Using Atmospheric Perspective To Create Depth in Your Paintings

Art Terms Used

Atmospheric perspective (also known as aerial perspective) refers to the effect the atmosphere has on the appearance of an object as it is viewed from a distance. In art, and especially painting, artists attempt to mimic this effect to create depth or distance (three dimensions) on an otherwise two-dimensional (flat) surface.

Color saturation is a color’s purity of hue; it’s intensity.

The background is that part of a painting that appears to be farthest away from the viewer.

The horizon line is where the land (or sea) and sky appear to meet. This is an optical illusion, however. It’s an imaginary line to which things recede.

The middle ground is the part of a painting that lies between the background and the foreground.

The foreground is the part of the painting that appears to be closest to the viewer.

Creating Atmospheric Perspective

Atmospheric or aerial perspective is achieved when the illusion of depth is created by depicting distant objects as paler, less detailed, and usually bluer or grayer than objects close up. Some ways this illusion can be created are by using the following techniques.

size and placement in perspectiveSize and placement — Objects appear smaller as they move further away from the viewer towards the horizon line. Larger objects tend to appear closer and smaller ones tend to recede into the background. Also, related elements placed lower to the bottom of the canvas will appear to be closer to the viewer than those placed higher on the canvas.

overlapping objects in perspectiveOverlapping objects — The easiest and fastest way to create depth on a 2-D surface is to overlap objects. Partially covering one object with another gives an appearance of depth. This can be accomplished by allowing the contour of one element to slightly cover the shape of another, so it looks like one item is physically sitting in front of another.

color saturation in perspectiveColor — As objects recede or move off into the distance, the intensity of their color becomes less saturated and shifts towards the background color, which is usually a blue-gray middle value. Even bright whites and rich blacks tend toward medium gray and will eventually disappear into the background.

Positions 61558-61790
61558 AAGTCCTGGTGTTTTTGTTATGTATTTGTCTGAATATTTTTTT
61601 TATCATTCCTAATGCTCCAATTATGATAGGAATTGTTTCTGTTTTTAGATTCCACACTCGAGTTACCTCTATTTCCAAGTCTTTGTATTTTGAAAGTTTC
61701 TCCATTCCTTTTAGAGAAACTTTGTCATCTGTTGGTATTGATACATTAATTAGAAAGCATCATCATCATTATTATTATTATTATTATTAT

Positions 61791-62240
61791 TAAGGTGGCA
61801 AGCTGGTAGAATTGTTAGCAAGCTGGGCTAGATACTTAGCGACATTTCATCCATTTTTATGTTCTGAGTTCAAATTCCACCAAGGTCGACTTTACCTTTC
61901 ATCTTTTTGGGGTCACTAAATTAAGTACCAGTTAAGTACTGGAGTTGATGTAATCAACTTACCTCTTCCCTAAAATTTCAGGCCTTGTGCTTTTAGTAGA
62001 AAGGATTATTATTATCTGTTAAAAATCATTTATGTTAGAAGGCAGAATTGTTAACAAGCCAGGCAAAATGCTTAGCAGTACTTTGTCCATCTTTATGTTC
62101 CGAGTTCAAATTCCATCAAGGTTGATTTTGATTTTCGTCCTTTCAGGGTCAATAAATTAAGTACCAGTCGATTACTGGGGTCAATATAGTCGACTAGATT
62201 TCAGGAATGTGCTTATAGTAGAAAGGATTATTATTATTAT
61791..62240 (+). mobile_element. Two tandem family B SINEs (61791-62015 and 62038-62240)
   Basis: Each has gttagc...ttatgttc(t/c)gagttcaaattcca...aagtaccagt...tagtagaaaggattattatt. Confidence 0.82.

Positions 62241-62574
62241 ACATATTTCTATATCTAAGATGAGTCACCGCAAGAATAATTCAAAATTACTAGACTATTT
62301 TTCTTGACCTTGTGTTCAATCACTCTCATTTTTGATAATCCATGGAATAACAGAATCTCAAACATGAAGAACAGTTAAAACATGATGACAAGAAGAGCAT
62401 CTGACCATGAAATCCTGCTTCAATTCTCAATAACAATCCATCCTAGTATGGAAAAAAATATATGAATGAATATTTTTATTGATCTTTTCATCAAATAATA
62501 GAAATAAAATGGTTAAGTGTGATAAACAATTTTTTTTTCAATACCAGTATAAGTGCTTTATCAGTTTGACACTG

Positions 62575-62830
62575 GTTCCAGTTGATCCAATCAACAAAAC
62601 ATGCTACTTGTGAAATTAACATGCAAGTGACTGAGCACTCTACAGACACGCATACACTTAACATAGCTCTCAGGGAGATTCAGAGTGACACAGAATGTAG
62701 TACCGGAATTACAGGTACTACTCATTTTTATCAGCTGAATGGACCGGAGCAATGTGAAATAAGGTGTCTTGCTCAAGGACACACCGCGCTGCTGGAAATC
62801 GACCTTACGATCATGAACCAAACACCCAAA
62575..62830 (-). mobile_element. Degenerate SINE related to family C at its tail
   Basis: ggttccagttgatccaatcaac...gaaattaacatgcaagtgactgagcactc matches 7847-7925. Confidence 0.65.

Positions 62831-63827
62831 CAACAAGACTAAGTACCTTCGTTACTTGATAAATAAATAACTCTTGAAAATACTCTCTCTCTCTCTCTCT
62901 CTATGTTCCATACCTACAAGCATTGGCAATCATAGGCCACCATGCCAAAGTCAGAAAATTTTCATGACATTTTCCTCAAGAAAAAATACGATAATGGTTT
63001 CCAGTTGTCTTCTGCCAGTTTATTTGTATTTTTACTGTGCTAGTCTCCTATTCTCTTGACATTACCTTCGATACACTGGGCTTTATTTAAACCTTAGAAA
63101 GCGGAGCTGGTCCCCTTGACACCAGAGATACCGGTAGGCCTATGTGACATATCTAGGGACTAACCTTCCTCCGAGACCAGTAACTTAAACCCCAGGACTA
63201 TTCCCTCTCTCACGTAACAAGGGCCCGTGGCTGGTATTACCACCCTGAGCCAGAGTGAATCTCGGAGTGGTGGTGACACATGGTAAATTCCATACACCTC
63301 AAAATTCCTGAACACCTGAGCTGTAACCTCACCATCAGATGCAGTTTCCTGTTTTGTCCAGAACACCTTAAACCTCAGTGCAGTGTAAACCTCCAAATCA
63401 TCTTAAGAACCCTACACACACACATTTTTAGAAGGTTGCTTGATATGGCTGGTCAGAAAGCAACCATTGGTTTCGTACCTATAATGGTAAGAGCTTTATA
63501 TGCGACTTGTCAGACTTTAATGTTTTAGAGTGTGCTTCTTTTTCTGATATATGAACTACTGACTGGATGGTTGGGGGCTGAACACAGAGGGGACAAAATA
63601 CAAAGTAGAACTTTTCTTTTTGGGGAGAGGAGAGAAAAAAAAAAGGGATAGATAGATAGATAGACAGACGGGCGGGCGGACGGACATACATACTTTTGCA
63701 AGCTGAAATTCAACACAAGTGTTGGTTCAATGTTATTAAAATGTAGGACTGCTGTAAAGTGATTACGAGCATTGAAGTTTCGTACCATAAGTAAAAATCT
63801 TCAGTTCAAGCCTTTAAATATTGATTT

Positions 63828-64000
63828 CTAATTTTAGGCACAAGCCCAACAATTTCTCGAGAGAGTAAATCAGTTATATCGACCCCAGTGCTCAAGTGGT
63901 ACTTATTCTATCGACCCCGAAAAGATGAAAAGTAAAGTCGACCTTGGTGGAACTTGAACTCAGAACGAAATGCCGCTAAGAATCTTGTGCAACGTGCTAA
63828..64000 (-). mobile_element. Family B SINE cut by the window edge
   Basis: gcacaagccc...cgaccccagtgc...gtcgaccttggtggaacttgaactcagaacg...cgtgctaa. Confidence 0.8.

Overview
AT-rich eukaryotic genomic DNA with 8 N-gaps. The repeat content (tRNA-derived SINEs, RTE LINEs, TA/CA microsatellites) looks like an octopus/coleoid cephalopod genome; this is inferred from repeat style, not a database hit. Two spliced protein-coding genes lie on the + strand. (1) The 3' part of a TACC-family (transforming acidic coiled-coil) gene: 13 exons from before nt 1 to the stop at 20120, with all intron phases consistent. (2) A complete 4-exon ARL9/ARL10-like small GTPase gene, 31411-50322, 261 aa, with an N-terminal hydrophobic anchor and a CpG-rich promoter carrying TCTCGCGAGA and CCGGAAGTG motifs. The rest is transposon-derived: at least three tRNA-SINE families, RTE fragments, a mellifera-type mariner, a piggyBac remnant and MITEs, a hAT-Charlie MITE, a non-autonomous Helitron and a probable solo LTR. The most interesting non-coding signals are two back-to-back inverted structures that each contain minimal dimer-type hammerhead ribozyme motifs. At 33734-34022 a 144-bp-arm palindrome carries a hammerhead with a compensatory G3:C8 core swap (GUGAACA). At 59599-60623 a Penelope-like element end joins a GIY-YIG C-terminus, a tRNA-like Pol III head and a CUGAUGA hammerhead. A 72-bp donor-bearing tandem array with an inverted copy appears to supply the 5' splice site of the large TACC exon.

• Foreground = objects are normal intense color.
    • Middle ground = the color would b a little lighter in tone and bluer
    • Far distance, horizon line, or background = colors would be much lighter and even bluer

Contrast — As the distance between an object and the foreground increases, the contrast between the object and its background will decrease.

Tone or Value — Objects further away will appear lighter than those up close. Using a lighter tone on what’s in the distance of a landscape painting immediately gives a sense of depth.

Spacing — Objects that are clustered closer together seem farther away. Also, horizontal lines will move closer or even converge (disappear) near the horizon line.

Focus — Objects tend to lose detail as they recede into the horizon. This does mean they are out of focus or blurry.

Assignment

  1. Use atmospheric perspective to create depth in an illustration or painting of only two or more mountain ranges.
  2. Create depth in an illustration or painting of a field of sunflowers or another type of flower using “size and placement.”

Additional Reading

Using Linear Perspective to Create Perspective in Your Paintings

The Rules of Perspective

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Two Composition Techniques to Use In Your Paintings

There are two composition techniques you can use that will help you to create great paintings. They are rebatment of the rectangle and the golden ratio.